So, what to do? Certainly we, as a community, have to recognize that keeping the glory for just a few is no way to chart a course forward…if we give the gift of these experiences and discoveries to a new generation, then the market will expand, and we can then make investments into new and improved capabilities – that’s how this should be working anyway. To expand the rebreather market, early career training, perhaps true ‘day 1’ training will need to be addressed. This allows a diver to learn how to think like a rebreather diver and then progress through a lineage of experience and additional training with a set of tools potentially decades ahead of where they are gathered now. That’s great in principle, but no place for the perceived complexities of a mixed-gas rebreather and risks of hypoxia in particular.
As much as I love the pursuit of deep diving, I’ve been on a three year segue doing very shallow water work (all 30fsw or less). To meet a demonstrated need for more time, less ins and outs to swap tanks, and to be warmer, I designed a purpose-built oxygen rebreather. The unit has gone through a few prototype evolutions and is now in a pre-production state. I dubbed the unit ‘Rebreather Day 1‘ (RD1, spec sheet download here) because its easy enough to learn how to dive in one day, and could be used from day 1 in someone’s diving career. Sales pitch aside, the personal investment into development and subsequently several hundred hours of diving the unit has been a gift presenting a bit of a eureka moment. For the first time in almost 20 years of rebreather diving, I now have a level of confidence that there is a path forward to get people to think like a rebreather diver without subjecting them to unwarranted risks of a mixed-gas unit in shallow water. Of course, there is a hard depth limit to oxygen only units given potential hyperoxic risks, however in practice the diver will quickly recognize that the breathing loop is never truly 100% oxygen, and there is therefore significant buffer towards oxygen toxicity concerns, even for long dives – these topics are addressed in depth on my training program (eh em, you can buy a unit with training here: www.underseatools.com).
By using an oxygen-only rebreather, the diver can simply breathe…and get accustomed to breathing on a loop – responding to changes in loop volume, when and how to flush a loop, managing water ingress, when and how to bailout, and similar basic mechanics. These are the things that a new rebreather diver has to reprogram their brain with when transitioning from open-circuit scuba. With enough time spent such that these mechanics are second nature, it becomes much more natural to make some simple plumbing changes and then dive the very same unit deeper as a mixed-gas unit – that equates to simply more careful ppO2 monitoring and gas management since the bulk of the rebreather mechanical skills have been already learned to a degree of proficiency.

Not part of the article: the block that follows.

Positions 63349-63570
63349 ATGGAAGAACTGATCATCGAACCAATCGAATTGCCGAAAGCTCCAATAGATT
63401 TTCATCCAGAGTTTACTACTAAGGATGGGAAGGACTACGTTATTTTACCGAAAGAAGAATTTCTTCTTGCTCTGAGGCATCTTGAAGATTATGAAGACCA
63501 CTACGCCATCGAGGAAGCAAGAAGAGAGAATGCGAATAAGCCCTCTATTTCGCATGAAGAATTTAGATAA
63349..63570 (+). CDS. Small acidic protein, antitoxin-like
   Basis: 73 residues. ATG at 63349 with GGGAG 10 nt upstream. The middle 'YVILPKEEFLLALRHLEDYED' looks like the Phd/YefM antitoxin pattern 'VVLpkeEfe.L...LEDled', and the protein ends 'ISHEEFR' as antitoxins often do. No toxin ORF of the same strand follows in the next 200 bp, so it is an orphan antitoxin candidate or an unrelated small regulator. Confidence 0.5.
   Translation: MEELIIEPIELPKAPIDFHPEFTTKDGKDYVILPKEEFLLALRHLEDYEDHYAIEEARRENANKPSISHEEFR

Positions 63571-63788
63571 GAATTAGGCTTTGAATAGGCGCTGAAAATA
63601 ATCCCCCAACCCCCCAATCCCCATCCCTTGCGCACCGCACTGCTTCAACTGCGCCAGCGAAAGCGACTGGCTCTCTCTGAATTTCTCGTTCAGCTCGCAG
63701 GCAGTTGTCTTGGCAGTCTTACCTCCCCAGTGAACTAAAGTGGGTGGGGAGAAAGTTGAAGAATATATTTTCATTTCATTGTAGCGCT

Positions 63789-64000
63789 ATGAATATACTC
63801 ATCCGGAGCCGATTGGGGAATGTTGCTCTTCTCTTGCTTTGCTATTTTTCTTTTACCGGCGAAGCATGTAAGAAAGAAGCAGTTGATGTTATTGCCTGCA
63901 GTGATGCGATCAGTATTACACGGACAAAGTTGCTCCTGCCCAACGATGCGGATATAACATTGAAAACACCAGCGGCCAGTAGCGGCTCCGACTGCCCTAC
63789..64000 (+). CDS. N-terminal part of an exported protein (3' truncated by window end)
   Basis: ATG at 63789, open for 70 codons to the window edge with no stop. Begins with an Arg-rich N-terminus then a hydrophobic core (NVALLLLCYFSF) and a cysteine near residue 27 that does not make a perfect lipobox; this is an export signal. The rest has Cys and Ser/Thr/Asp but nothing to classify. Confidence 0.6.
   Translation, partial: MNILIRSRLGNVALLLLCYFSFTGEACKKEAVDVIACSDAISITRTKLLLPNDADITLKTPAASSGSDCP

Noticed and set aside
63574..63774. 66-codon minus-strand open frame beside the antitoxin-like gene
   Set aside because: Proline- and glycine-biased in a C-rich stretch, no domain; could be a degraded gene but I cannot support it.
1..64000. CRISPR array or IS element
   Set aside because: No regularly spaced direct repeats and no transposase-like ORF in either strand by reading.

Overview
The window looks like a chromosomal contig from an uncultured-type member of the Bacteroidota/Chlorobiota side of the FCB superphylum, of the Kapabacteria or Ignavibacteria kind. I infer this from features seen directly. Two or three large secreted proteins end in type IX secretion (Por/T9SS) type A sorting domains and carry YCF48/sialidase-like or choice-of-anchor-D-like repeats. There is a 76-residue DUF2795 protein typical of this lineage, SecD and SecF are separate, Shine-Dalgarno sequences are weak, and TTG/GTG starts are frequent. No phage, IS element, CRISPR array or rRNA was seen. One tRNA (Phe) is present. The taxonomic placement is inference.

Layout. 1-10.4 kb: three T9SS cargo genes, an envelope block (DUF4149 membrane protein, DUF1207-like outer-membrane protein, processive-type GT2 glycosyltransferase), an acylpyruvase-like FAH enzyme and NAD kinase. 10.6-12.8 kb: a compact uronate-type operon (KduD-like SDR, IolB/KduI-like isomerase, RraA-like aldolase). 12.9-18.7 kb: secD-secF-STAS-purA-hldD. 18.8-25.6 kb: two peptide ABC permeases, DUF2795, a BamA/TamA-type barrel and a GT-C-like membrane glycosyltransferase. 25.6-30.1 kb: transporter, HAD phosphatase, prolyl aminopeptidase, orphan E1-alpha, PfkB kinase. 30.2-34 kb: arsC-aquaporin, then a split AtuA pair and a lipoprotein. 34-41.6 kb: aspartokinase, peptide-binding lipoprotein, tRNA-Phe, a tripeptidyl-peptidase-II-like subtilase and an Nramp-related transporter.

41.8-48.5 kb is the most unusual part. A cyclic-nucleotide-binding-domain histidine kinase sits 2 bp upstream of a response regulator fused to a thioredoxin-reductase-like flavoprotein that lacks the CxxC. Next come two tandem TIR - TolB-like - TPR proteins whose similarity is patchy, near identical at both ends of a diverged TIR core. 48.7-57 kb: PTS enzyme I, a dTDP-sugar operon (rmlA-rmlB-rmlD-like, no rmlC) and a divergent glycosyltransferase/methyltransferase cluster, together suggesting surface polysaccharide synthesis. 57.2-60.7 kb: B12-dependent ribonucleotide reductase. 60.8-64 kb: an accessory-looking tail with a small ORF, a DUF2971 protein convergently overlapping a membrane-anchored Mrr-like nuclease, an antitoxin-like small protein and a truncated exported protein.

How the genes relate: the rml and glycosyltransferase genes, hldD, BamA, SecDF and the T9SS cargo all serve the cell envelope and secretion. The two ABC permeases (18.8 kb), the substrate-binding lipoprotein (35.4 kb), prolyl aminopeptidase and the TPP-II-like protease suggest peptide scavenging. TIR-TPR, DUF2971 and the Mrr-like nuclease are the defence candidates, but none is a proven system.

This is all great in theory, but only the future will reveal if such a training regimen will be accepted by the community – who knows. The obvious argument against it is that there are inherent depth limitations with oxygen rebreathers, and consequently many practical dive site limitations. I’d counter with the fact that most people learn how to dive in a swimming pool to begin with, so what’s the difference? Dive shallow til you figure stuff out, then march along on your deep diving journey when proficiency is acquired and competence is demonstrated.
Another part of my eureka oxygen rebreather moment has been considering the role of open loop oxygen rebreathers in atmospheric diving (subs, suits, and habitats). All of these platforms use a form of simple oxygen rebreather, and so it would seem logical to emphasize concepts in atmospheric management on an oxygen only rebreather early in one’s career such that future exposure to these highly advanced modes becomes that much more intuitive. That’s a reach for many to consider today, but in the future I believe it’s entirely feasible, and highly likely, that we’ll see lower cost atmospheric diving opportunities, and so why not prepare a wave of new divers that are thinking about things in the right way from the very start?
So, that’s my evening soapbox on oxygen rebreathers. Had I only had one twenty years ago, my world would be vastly different than it is today, but I suppose that’s paying the price of progress.
Who knows what the next twenty years will bring…